Rogue Trooper is one of the most underrated, insanely fun games I’ve ever played. (UPDATE: I found this while googling. Holy crap, on the Wii!)

Too Human: I’ll Ask It Again

Is it any good? Personally, I need to see more blog reviews of games. I mean, we are the ones in the trenches. We are the ones playing games (hopefully) for enjoyment. It’s not our job to quick-play and meet a deadline and look over our shoulders at the marketing department.

Aeropause seems to think it’s goodóand I don’t mean like those feminist yogurt commercials good.

Being that I am only halfway through the games main story I canít really review it, but from what I have played so far I think the game is worthy of a 80% score. It would be a shame if this game doesnít get a chance to improve upon itself with a sequel because of a few reviewers who just didnít get the game. I know this is only my opinion but I truly think that Too Human is a game worthy of your money.

In the post, the author does seem to cover more of the negative aspects of the game. (I want to hear positive, people!) However, he thinks it’s a solid 80%. I’ve also heard this from others.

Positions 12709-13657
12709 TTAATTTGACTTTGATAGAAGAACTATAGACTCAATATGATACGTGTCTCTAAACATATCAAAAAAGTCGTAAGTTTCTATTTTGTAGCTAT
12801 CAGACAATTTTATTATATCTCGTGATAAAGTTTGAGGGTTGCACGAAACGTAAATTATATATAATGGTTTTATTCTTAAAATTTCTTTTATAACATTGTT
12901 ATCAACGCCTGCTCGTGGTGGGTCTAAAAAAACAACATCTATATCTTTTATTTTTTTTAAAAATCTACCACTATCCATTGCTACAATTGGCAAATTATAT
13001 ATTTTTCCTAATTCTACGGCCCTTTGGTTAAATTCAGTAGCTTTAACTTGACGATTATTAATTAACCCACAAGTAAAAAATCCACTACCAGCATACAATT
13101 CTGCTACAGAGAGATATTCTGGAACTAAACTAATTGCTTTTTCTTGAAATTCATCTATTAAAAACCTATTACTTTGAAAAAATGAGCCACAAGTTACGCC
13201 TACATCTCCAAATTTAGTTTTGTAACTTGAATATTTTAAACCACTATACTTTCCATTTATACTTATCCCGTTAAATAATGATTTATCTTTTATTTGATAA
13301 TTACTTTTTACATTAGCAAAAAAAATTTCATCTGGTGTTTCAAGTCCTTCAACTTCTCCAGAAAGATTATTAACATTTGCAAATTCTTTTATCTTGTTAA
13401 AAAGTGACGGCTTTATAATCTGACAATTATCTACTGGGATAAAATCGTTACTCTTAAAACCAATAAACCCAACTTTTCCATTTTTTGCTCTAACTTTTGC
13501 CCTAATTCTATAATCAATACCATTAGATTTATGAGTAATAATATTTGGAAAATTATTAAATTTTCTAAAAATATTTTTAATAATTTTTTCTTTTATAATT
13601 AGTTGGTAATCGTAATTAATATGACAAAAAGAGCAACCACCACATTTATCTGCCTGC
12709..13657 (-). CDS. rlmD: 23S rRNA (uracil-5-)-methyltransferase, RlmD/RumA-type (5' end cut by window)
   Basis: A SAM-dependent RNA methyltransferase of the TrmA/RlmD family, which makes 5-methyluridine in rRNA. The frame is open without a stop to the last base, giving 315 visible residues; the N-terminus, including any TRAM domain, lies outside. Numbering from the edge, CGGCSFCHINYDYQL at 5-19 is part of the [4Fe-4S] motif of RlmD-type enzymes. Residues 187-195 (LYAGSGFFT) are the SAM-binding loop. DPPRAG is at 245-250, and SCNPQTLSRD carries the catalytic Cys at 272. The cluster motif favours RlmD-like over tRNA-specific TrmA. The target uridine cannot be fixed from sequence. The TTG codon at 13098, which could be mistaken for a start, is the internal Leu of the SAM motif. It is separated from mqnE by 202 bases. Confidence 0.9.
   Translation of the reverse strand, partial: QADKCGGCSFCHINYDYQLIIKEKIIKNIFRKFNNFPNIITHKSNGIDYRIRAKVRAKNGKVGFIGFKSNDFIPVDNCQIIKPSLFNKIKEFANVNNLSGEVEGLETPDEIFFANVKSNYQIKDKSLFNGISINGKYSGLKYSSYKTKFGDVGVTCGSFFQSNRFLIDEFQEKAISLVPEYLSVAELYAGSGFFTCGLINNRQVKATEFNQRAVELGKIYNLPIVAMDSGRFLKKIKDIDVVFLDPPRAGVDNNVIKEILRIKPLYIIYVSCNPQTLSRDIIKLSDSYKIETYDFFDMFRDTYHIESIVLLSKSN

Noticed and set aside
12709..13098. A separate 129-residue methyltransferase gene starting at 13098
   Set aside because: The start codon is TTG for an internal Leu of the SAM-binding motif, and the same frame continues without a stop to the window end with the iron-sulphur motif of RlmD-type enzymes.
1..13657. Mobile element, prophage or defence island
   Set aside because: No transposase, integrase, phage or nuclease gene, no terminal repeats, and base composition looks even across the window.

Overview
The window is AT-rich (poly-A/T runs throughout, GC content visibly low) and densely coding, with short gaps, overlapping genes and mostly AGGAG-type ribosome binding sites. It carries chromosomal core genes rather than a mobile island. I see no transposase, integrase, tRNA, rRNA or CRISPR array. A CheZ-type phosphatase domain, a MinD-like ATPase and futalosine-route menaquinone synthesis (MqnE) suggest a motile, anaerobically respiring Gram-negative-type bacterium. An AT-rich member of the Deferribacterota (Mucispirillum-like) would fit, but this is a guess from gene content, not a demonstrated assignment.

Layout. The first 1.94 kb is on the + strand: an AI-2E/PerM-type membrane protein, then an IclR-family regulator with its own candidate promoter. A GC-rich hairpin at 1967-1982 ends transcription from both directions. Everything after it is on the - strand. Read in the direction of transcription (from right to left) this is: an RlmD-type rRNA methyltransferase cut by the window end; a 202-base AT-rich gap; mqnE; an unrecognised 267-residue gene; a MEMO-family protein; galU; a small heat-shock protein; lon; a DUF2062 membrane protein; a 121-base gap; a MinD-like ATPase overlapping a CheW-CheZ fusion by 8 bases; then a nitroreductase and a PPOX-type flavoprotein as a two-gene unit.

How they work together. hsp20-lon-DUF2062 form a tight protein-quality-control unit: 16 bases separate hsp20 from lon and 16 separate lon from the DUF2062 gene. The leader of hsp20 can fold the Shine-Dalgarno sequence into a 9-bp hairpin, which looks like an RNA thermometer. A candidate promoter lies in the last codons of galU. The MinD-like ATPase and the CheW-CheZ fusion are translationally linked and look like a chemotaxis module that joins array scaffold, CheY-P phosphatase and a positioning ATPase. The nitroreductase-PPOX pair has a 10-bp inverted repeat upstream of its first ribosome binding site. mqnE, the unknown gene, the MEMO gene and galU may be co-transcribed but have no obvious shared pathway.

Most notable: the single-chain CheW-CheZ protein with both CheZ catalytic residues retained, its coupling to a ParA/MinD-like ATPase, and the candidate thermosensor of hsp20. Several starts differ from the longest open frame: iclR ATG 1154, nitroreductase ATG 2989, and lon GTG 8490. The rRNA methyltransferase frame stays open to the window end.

I think what I can honestly deduce from this game is that it does a good job of creating the love it/hate it mentality. There’s not much in the middle of the road.

Here’s the callout: show us some blog reviews in your comments below…or review it yourself.

Is Too Human Any Good?

I know that one of the games (released today) has been on some of our readers minds for a while now. It’s just recently come up on mine. I’m actually in the process of playing through some 360 games so I can trade them in (NEW RULE: one game at a timeómore on that later). I was even thinking of using the credit for Too Human. Things are not looking bright with the mainstream hardcore press.

From Gamespotówho gave the game a 5.5óa surprisingly low score for a AAA developer. Here’s their opening salvo:

Too Human drops a juicy plot development at the most inopportune time: its very end. It’s the obvious manner of setting up a sequel, the infamous “to be continued…” we’ve come to expect from television shows and, yes, even some modern video games. This isn’t necessarily a bad thing, but it exemplifies the core experience of this action/role-playing hybrid. Too Human is a game of false starts and unrealized potential that infiltrate almost every aspect of the game, from story, to combat, to balance. Its elements feel stitched together, making for a patchwork quilt of a game that’s fraying at the seams.

Probably of all the mainstream reviewing sites, I trust Gamespot the most. Only once or twice have they ever steered me wrong. This does not bode well. I had mentioned on other forums that the lack of pre-release reviews was not a good sign. It usually never works in the developer’s favor.

After playing the unispiring demo, and like I’ve mentioned to others, I’m not paying $60 for this gameóin credit or cash. Unless there’s some hidden ecstacy or bliss that the reviewers are overlooking. Sites like Gamespot, Gamespy, and 1up are being the most critical. Metacritic seems to raise the average (67), but it doesn’t look promising.